Cross-Correlation and Joint Spectro-Temporal Receptive Field Properties in Auditory Cortex
Journal of Neurophysiology
Tomita, Masahiko and Jos J. Eggermont. Cross-correlation and joint spectro-temporal receptive field properties in auditory cortex. . Recordings were made from the right primary auditory cortex in 17 adult cats using two eight-electrode arrays. We recorded the neural activity under spontaneous firing conditions and during random, multi-frequency stimulation, at 65 dB SPL, from the same units. Multiple single-unit (MSU) recordings (281) were stationary through 900 s of silence and during 900 s of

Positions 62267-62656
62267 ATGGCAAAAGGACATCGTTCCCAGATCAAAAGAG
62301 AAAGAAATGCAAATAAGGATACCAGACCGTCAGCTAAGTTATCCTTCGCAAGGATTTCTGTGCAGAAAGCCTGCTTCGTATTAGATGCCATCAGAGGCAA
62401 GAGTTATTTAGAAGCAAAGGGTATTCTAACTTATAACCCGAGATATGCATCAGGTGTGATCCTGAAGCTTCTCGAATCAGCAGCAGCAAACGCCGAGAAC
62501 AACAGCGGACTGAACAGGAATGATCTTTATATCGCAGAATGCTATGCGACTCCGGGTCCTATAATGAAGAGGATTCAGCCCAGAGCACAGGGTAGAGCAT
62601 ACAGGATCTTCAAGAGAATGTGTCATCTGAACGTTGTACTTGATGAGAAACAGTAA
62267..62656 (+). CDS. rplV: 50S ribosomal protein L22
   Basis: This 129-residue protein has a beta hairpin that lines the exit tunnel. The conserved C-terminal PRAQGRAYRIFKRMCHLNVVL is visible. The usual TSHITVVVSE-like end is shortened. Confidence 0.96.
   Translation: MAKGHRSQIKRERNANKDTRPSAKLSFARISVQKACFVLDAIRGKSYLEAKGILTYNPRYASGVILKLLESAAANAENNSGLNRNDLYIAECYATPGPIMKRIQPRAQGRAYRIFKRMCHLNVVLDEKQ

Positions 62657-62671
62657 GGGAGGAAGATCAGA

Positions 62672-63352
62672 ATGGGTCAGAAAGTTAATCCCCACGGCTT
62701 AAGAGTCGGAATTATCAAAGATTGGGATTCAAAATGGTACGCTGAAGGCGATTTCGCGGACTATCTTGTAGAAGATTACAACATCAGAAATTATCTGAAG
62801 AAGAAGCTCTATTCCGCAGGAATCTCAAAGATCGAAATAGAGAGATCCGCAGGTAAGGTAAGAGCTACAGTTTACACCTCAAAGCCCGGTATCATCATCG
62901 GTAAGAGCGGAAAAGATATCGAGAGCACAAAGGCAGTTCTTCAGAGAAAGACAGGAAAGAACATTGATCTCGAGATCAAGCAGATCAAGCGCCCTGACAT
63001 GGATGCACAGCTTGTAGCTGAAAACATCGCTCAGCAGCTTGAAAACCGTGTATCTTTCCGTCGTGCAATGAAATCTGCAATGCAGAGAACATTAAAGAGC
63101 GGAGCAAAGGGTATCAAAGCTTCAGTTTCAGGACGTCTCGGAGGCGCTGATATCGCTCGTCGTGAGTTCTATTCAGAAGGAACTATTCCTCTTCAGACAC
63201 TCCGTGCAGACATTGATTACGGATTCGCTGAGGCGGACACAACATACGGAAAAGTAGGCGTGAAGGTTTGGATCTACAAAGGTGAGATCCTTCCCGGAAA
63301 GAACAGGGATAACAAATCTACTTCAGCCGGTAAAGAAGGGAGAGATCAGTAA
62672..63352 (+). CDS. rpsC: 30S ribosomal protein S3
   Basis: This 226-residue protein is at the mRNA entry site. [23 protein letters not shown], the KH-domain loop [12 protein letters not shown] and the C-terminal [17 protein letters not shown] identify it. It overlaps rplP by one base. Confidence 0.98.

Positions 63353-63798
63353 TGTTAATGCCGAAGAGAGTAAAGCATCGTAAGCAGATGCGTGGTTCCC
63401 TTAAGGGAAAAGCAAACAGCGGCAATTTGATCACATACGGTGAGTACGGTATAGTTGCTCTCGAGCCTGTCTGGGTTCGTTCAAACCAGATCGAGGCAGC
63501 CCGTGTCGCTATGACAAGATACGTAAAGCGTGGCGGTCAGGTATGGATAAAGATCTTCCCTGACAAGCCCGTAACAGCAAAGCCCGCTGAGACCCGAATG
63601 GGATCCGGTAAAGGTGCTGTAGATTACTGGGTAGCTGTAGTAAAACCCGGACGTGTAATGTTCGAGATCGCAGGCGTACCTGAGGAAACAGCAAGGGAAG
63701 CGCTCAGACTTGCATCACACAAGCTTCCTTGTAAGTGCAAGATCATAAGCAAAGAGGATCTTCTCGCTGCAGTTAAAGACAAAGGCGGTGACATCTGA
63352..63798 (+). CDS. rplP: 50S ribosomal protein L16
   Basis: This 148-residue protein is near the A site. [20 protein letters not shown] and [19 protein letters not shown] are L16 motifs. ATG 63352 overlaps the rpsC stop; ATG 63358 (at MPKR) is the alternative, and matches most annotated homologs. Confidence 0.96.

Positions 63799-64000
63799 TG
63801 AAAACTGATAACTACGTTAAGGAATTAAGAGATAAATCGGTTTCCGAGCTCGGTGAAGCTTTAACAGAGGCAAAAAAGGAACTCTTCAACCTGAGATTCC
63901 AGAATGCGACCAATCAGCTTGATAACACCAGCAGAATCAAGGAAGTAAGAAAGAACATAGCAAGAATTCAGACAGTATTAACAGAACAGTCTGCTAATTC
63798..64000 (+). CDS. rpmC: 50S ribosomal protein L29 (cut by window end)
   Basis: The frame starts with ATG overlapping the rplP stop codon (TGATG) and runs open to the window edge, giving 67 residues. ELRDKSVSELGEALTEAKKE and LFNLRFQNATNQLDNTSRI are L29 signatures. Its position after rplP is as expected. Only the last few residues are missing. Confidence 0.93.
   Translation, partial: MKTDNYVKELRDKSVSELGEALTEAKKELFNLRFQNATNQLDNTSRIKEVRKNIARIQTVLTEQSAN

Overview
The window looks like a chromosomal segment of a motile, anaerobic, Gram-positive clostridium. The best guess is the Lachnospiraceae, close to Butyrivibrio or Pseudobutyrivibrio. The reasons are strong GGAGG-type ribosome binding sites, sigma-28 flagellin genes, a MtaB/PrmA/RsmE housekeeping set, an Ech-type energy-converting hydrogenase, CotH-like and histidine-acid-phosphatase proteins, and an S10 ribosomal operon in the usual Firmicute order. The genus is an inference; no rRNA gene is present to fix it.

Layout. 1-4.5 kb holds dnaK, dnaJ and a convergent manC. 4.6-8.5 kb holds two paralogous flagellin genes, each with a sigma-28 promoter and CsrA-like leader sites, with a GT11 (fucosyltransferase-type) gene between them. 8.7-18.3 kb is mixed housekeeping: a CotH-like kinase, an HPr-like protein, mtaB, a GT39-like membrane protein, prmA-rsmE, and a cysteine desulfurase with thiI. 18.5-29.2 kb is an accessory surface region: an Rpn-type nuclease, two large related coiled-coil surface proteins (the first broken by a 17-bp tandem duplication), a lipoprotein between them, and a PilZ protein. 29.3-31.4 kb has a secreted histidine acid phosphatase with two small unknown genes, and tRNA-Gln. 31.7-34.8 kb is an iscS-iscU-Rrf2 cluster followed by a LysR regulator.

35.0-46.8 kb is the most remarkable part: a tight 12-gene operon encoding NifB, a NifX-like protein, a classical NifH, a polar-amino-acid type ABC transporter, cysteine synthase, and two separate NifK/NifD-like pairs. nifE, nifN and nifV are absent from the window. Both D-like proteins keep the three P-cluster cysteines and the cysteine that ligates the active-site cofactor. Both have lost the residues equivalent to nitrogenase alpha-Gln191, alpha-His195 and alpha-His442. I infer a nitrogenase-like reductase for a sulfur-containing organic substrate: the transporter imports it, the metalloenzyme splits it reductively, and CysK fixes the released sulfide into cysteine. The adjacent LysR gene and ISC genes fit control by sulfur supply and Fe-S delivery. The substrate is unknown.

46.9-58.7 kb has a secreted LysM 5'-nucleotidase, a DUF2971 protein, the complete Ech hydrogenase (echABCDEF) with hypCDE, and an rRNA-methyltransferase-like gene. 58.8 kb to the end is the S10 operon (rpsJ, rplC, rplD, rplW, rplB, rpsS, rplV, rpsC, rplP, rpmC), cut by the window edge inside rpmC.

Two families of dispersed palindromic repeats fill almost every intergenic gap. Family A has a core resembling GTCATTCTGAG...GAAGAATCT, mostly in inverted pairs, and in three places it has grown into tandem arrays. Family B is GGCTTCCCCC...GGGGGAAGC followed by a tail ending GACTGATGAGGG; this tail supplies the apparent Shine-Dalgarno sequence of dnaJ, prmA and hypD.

... and during 900 s of stimulation. The cross-correlograms of 545 MSU pairs with peak lag times within 10 ms from zero lag time were analyzed. Stimulation reduced the correlation in background activity, and as a result, the signal-to-noise ratio of correlated activity in response to the stimulus was enhanced. Reconstructed spectro-temporal receptive fields (STRFs) for coincident spikes showed larger STRF overlaps, suggesting that coincident neural activity serves to sharpen the resolution in the spectro-temporal domain. The cross-correlation for spikes contributing to the STRF depended much stronger on the STRF overlap than the cross-correlation during either silence or for spikes that did not contribute to the STRF (OUT-STRF). Compared with that for firings during silence, the cross-correlation for the OUT-STRF spikes was much reduced despite the unchanged firing rate. This suggests that stimulation breaks up the large neural assembly that exists during long periods of silence into a stimulus related one and maybe several others. As a result, the OUT-STRF spikes of the unit pairs, now likely distributed across several assemblies, are less correlated than during long periods of silence. Thus the ongoing network activity is significantly different from that during stimulation and changes afterng arousal during stimulation. Downloaded from FIG. 8. STRFs for coincident (Ϯ10 ms) spikes (top), noncoincident spikes (middle) and all spikes (bottom) for electrode 2 (left) and electrode 8 (middle column). Right: the overlap of the contour lines. 386 M. TOMITA AND J. J. EGGERMONT Abeles M. Corticonics: Neural Circuits of the Cerebral Cortex. London: Cambridge Univ. Press, 1991. Aertsen A, Erb M, and Palm G. Dynamics of functional coupling in the cerebral cortex: an attempt at a model-based interpretation. Physica D 75: 103-128, 1994. Alonso JM, Usrey WM, and Reid RC. Precisely correlated firing in cells of the lateral geniculate nucleus. Nature 383: 815-819, 1996. Bedenbaugh P and Gerstein GL. Multiunit normalized cross correlation differs from the average single-unit normalized correlation. Neural Comput 9: 1265-1275, 1997. Blake DT and Merzenich MM. Changes in AI receptive fields with sound density. J Neurophysiol 88: 3409 -3420, 2002. Brosch M and Schreiner CE. Correlations between neural discharges are related to receptive field properties in cat primary auditory cortex. Eur J Neurosci 11: 3517-3530, 1999. Cleveland WS. LOWESS: a program for smoothing scatterplots by robust locally weighted regression (Abstract).